In 2011, I was diagnosed with the BRCA1 genetic mutation, inherited through her Ashkenazi Jewish ancestry. Absent any illness, symptoms, or known family history of such cancers, merely having this defect dramatically increased her risk of developing ovarian and/or breast cancers. All consulting doctors and genetic counselors advised her to undergo significant surgeries, and to participate in ongoing genetic surveillance—always with the caveat that it was only “for her own good.” While heeding most of the advice, she and her husband (media producer and SF State professor (Jeff Jacoby) quickly realized that serious and compelling ethical considerations were in play. The risks of mapping and tracking specific populations, or of any security concerns presented by international databases containing vast troves of private medical, genetic, and racial data, were dismissed as trivial tradeoffs to save lives. Born less than a generation after the end of WWII, we’re acutely aware of the potential dangers of being tracked and profiled by biometric and ethnic markers. As artists, we needed to respond, and began conceptualizing a large-scale, immersive installation to present historical and present-day accounts of surveillance, transposed into a dystopian future where autocratic forces possess and abuse our genetic data. However, at the time, our observations and concerns were universally perceived as alarmist.
Fast-forward to today. As unregulated technology advances provoke governmental overreach, our artistic query is both an urgent issue for the present, and a critical opportunity for art activism. We’re learning how governments weaponize communication and social media technologies to foment division and spur violence, yet we continue to ignore the compounding dangers arising from increasingly interwoven medical and surveillance technologies. Law enforcement deploys racially biased surveillance technologies, and collects DNA from uncharged individuals, while innocent people are convicted based upon material in public genetic databases. American universities and corporations sell DNA and facial recognition databases and software to authoritarian governments, who perpetrate human rights abuses. We’re losing the battle to curtail racial profiling in voting and immigration restrictions, mass incarceration, executions, and “controlling” unarmed protesters.
For the past several years, I’ve been creating works that incorporate artifacts related to her genetic defect into mixed-media personifications of self. Although a number of these works have been exhibited and well received, the messaging hasn’t been sufficiently explicit. In partnership with Media Alliance, we’re designing a new approach to this project that contrasts my personal involvement with genetic surveillance with news reports detailing abuses of these technologies.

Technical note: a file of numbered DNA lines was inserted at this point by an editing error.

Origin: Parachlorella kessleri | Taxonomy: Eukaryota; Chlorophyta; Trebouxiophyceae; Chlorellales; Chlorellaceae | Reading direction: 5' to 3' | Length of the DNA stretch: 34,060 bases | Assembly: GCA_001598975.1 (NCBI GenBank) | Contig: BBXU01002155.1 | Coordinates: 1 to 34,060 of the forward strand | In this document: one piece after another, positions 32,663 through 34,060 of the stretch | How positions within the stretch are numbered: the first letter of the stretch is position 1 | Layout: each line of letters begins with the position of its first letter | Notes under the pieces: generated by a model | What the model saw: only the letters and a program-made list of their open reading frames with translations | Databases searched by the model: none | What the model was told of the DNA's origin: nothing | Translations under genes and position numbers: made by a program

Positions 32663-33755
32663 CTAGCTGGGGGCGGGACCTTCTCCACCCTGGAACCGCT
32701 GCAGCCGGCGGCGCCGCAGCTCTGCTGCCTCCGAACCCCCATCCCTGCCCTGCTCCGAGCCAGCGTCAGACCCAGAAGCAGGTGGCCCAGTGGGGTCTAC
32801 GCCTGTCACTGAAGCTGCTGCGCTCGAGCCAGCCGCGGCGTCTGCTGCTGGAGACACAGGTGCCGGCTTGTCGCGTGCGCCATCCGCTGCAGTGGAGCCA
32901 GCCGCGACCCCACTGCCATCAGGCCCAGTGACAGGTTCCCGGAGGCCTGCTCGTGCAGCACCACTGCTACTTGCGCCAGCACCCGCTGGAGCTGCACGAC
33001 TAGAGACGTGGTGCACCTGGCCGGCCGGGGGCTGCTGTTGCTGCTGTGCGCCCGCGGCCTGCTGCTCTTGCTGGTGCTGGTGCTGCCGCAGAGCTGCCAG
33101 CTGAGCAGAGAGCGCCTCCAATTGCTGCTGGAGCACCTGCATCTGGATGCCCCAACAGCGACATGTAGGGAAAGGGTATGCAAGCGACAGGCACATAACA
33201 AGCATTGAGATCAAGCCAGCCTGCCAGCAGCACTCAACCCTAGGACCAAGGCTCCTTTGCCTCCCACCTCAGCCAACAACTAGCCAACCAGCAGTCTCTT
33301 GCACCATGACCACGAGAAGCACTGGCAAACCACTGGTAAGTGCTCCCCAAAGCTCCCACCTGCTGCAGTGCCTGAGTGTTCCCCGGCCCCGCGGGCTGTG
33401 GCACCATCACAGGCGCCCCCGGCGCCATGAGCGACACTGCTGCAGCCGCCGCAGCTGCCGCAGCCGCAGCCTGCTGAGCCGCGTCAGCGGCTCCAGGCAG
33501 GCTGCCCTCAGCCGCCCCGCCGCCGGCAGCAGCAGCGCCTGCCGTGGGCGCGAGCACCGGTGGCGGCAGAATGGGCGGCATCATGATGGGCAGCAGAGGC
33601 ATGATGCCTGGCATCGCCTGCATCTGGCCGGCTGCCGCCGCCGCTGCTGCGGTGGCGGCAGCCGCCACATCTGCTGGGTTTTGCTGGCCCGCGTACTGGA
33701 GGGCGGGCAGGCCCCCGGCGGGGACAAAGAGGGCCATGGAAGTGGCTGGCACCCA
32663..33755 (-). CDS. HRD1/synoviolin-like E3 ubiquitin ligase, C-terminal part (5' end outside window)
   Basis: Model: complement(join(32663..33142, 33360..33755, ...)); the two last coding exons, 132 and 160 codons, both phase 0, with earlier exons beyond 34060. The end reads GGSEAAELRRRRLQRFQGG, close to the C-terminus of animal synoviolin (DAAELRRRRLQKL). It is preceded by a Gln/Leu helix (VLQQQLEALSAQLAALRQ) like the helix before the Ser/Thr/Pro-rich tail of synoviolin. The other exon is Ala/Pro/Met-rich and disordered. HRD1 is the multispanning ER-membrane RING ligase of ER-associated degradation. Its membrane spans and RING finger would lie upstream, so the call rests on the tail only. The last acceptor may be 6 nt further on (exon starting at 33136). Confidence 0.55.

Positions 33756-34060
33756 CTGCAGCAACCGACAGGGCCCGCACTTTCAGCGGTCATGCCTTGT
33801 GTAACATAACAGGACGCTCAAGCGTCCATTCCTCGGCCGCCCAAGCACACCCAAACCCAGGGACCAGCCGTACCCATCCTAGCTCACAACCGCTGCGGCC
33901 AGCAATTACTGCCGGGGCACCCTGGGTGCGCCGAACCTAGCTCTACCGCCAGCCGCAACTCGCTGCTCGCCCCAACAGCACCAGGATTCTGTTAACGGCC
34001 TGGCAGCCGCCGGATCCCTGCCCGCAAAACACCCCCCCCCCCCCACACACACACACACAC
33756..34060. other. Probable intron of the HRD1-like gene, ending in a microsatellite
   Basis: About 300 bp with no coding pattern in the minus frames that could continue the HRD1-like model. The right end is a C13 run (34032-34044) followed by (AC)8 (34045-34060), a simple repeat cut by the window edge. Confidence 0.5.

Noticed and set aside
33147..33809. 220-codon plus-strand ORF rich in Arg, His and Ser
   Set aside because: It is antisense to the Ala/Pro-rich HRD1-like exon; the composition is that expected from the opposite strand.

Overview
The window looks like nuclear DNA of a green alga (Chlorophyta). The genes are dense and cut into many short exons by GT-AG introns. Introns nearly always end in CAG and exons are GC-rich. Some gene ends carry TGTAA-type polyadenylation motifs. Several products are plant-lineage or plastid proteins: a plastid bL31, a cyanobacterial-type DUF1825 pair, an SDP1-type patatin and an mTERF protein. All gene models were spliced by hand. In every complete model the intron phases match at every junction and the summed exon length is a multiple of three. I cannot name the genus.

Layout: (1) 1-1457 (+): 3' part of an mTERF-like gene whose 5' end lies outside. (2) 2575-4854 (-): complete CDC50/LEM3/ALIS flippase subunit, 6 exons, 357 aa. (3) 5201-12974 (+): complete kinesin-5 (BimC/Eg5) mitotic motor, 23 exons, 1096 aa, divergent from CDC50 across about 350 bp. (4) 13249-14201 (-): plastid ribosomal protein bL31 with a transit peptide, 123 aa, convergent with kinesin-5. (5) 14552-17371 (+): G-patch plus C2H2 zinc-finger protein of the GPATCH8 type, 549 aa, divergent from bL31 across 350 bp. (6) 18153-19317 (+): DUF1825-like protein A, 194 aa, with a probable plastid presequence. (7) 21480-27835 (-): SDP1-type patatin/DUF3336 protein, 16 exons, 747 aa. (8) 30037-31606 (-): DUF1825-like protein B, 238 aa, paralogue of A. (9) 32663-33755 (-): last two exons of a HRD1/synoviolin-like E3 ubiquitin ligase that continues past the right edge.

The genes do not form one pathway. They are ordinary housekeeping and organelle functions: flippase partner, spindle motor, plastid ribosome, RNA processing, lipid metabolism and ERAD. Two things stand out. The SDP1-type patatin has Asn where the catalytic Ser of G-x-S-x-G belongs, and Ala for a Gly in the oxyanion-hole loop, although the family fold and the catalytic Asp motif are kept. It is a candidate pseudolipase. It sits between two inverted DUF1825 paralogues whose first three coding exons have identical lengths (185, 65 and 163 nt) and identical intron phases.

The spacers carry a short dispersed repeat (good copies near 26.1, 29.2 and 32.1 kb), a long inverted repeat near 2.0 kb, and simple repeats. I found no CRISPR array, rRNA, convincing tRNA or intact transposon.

The images developed for the project up until now focused more generally on posing taboo questions about lack of current societal oversight and regulation on the use (and potential misuse) of our private data.
For “Branded by her Genetic Mutation” I drew from the nude model with watercolor pencil, and scanned the drawing into the computer. I then downloaded the unsuccessful application submitted by a pharmaceutical company attempting to patent the BRCA1 gene (containing my genetic mutation). Using digital tools I collaged a portion of my gene sequence into the nude. This imagery has been used to create unique life-sized monoprint-transfers on various fabrics, as well as digitally printed on fabric.
Two “Big Pharma Tried to Patent My DNA” works, are unique monoprint-transfers on vintage pillowcases. To create the imagery I downloaded the unsuccessful application submitted by a pharmaceutical company attempting to patent the BRCA1 gene (containing my genetic mutation). I then used digital tools to combine individual pages from the unsuccessful patent application with a modified self-portrait and WWII “Jude” star. For a third “Big Pharma” work, I digitally reworked and collaged a charcoal self-portrait collaged with page 15 from the rejected patent application, printed it on fabric, then traditionally collaged it on a distressed cradled wood panel, and reworked it with paint and oil sticks.
My damaged and disfigured dolls serve as disarming surrogates, allowing captions and titles to pose taboo questions about some of the harsher fears and realities of diagnosis, treatment, and navigation within “the medical maze” of probabilities and outcomes. The doll portraits begin as oil paintings, then are digitized, altered in scale and adjusted, then sometimes captioned with digitally hand-written text, and printed onto fabric.
The monoprint-transfers and mixed-media images are unique works. The fabric prints are NOT Giclée prints, which are digital reproductions of traditional mediums. Because the final version of these works resides in the computer, the paper or fabric prints are digital originals.
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